Other differential diagnoses include allergic rhinitis and allergic sinusitis in children. Other differential diagnoses in children include bronchopulmonary dysplasia, cystic fibrosis and viral bronchiolitis. In adults, the differential diagnoses include COPD, congestive heart failure, pulmonary embolism, pulmonary infiltration with eosinophilia and vocal cord dysfunction. Bronchial asthma is identified by an increase in the number of eosinophils in the peripheral blood cells Cerveri et al., 1987()

Treatment

The most effective way to control and treat bronchial asthma is to identify the triggers and to eliminate them. They include cigarette smoke, aspirin and pets. For smoking, the asthmatic person should avoid cigarette smoking as well as second-hand smoke. If avoidance of the trigger is insufficient, medical treatment can be given depending on the severity of the illness and how frequent the symptoms are. Medication for asthma is divided into long-acting and fast-acting medication. Bronchodilators are used for short-term relief of the symptoms of bronchial asthma. Those with mild persistent disease, say about two attacks in a week, low doses of glucocorticoids are given for inhalation or alternatively a mast cell stabilizer or leukotriene antagonist is given. For those who suffer from frequent attacks, say daily, a high dose of glucocorticoids is given for inhalation. Oral glucocorticoids are given for those with severe asthma exacerbation Unger & Leon, 1954()

Fast-acting medication for bronchial asthma includes SABA (short acting beta2-adrenoceptor agonists) such as salbutamol, anticholinergic medication such as ipratropium bromide and less selective adrenergic agonists such as inhaled epinephrine. Long-term medication includes glucocorticoids, LABA (long acting beta-adrenoceptor agonists) which have a 12-hour effect, leukotriene antagonists such as zafirlukast and mast cell stabilizers such as cromolyn sodium Unger & Leon, 1954()

Asthma medication is mostly delivered in metered-dose inhalers (MDIs) together with asthma spacers or as a dry powder inhaler. Nebulizers can also be used. Other complementary treatment options for asthma include air filtration to remove allergens and other triggers, use of mattress covers and other bedding encasement to prevent dust mites. Laundry can also be washed in hot water to control allergens. Another experimental method of treatment that does not have sufficient evidence to promote its use is the Buteyko breathing technique that controls hyperventilation Unger & Leon, 1954()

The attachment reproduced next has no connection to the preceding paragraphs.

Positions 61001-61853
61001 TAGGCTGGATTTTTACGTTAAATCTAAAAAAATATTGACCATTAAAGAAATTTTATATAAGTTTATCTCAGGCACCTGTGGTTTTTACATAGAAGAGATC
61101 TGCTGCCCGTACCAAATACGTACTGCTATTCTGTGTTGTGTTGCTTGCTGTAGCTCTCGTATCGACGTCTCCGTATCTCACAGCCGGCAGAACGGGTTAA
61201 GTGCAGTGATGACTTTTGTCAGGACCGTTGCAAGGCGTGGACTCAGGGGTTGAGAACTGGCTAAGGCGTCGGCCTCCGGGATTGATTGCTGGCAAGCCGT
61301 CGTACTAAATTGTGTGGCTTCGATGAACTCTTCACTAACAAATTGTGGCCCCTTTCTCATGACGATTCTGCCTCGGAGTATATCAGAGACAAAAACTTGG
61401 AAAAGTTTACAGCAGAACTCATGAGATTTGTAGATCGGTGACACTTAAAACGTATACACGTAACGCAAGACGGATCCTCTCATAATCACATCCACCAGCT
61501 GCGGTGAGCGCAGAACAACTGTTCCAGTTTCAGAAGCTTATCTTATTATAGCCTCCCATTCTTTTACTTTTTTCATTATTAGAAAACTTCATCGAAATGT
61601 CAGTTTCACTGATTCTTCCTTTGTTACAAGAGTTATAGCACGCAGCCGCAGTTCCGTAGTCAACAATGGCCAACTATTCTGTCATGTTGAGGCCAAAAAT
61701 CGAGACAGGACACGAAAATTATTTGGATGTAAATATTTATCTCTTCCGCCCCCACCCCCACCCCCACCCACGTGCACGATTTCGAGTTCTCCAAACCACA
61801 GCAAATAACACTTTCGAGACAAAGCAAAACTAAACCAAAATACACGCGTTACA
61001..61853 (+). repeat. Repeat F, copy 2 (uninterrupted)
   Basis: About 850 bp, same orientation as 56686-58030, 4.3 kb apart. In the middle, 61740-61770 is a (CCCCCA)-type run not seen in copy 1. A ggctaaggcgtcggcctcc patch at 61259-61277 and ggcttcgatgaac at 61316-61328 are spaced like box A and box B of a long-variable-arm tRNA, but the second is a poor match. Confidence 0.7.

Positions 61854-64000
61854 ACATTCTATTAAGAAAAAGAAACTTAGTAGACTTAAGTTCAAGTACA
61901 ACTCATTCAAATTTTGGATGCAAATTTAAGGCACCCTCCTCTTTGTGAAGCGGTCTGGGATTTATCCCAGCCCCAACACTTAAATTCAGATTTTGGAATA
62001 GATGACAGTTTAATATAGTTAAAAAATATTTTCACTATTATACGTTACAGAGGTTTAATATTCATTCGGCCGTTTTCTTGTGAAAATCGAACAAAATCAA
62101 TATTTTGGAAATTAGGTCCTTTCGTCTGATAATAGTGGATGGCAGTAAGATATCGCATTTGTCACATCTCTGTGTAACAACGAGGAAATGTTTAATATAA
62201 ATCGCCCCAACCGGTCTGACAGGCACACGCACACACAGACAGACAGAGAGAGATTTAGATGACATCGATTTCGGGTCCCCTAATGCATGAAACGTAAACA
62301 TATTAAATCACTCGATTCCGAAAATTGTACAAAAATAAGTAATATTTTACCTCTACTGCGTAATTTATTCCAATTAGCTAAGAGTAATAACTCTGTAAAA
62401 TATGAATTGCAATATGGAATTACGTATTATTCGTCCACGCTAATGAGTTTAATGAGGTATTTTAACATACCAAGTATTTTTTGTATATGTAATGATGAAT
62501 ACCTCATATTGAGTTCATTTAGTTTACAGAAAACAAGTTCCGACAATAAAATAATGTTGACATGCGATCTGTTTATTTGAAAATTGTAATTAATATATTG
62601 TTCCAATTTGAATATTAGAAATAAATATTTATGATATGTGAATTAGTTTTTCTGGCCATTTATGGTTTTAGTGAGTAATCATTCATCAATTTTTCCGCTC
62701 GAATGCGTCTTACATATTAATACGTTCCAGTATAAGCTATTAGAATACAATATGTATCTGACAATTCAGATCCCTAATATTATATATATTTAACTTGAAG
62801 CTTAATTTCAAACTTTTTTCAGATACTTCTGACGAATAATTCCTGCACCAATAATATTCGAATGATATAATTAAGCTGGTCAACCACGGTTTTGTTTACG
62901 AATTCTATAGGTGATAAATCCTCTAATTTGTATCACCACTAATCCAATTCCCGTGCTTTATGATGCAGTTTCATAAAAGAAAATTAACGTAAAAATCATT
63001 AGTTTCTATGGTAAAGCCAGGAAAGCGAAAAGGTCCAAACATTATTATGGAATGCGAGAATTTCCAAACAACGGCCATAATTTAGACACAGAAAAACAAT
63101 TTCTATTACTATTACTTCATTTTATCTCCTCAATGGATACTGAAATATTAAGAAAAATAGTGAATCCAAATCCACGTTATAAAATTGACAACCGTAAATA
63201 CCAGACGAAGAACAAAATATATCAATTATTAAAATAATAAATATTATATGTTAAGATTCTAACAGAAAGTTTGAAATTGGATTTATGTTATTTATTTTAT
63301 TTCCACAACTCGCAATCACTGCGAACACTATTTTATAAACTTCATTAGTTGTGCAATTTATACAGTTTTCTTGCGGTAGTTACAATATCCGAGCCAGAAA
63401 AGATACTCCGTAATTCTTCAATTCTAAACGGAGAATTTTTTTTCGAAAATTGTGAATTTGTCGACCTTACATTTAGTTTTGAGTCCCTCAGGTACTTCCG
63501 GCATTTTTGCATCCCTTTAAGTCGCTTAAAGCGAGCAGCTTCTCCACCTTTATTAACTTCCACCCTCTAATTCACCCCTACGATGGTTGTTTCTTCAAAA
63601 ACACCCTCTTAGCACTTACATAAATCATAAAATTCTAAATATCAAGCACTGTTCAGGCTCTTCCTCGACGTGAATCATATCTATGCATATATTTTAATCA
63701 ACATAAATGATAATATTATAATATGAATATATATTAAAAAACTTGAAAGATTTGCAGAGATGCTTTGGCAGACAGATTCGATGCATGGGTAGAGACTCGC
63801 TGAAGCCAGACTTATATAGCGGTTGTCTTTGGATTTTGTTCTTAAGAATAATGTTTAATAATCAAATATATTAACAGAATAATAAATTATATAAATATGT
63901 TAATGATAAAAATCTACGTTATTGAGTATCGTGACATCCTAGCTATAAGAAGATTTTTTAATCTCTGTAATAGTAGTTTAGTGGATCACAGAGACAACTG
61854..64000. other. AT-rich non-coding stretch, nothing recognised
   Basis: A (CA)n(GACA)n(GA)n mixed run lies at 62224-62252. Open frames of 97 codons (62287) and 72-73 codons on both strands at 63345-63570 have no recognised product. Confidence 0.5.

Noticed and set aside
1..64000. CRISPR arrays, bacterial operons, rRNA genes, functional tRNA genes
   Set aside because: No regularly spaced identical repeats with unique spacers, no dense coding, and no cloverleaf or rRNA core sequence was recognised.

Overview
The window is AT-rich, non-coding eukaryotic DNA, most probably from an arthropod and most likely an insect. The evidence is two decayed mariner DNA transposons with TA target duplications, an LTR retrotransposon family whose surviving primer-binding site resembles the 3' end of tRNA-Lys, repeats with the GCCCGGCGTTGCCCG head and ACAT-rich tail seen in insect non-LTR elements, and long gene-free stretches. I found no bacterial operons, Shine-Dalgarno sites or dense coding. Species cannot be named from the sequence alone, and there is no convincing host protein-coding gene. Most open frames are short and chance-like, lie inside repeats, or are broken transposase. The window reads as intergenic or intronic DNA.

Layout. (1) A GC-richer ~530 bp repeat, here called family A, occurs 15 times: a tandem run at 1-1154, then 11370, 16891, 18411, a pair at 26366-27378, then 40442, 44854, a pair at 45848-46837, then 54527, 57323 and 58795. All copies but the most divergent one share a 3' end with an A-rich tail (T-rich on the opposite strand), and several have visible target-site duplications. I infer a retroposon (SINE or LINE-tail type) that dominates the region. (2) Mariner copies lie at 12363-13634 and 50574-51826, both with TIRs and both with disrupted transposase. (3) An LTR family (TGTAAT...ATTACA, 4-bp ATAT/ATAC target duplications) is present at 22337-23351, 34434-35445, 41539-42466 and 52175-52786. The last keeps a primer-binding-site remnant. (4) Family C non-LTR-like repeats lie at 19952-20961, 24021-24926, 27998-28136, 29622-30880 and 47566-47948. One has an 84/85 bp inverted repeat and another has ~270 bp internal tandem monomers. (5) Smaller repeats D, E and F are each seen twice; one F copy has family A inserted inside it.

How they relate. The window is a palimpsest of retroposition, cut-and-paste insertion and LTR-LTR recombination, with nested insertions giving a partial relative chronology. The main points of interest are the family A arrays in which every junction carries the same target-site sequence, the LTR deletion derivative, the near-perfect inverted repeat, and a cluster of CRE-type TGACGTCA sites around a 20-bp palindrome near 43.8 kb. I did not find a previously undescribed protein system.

Exercise-induced bronchospasm

Exercise-induced bronchospasm (EIB) is a disorder that causes problems of breathing during or after doing exercise. The exact cause is usually unknown but there are several theories that try to explain this. One theory states that when there is rapid breathing, the airways become dry and thus easily irritated. This causes the airways to tighten and become smaller which is referred to as bronchoconstriction. Small air tubes make breathing to be harder. A second theory suggests that EIB is caused by bronchitis which causes injury to the layer of cells which causes a high flow of air through the airway during exercise. Research that has been conducted suggests that these theories may be on the right path of finding the real cause of EIB. The only risk factor of EIB is heavy exercise.

Etiology

EIB occurs both in people who have asthma and those without asthma. About 80% of the asthmatic people also have EIB. Another study showed that 80-90% of asthmatic patients also have EIB. However, not many of these patients who have EIB will experience the symptoms in other activities other than during exercise. Between 5-10% of non-asthmatic people will have EIB. Athletes have a higher rate of EIB as a result of the heavy exercise they do constantly. EIB occurs in about 20-50% of athletes who do not have asthma. The sad thing is that many of the athletes are not even aware that they are suffering from EIB. Additionally, people with sinus problems, allergies or family history of allergies are more at risk of contracting EIB Weiler, Emeritus, Anderson, & Randolph, 2010()

Pathology

EIB is caused by loss of water or heat or both from the lungs which is caused by heavy exercise. This stems from the hyperventilation of air that is cooler and drier that that which is in the respiratory tree. Heavy or strenuous exercise causes hyperpnea which in turn leads to the drying of the airways making them require humidification and often warming of large volumes of air over a short period of time. The loss of water in the airways also leads to an increase in the osmolarity of the airways surface. The increase in osmolarity of the airways is then postulated to induce the mast cells of the airways to degranulate and releasing chemical mediators that… [END OF PREVIEW]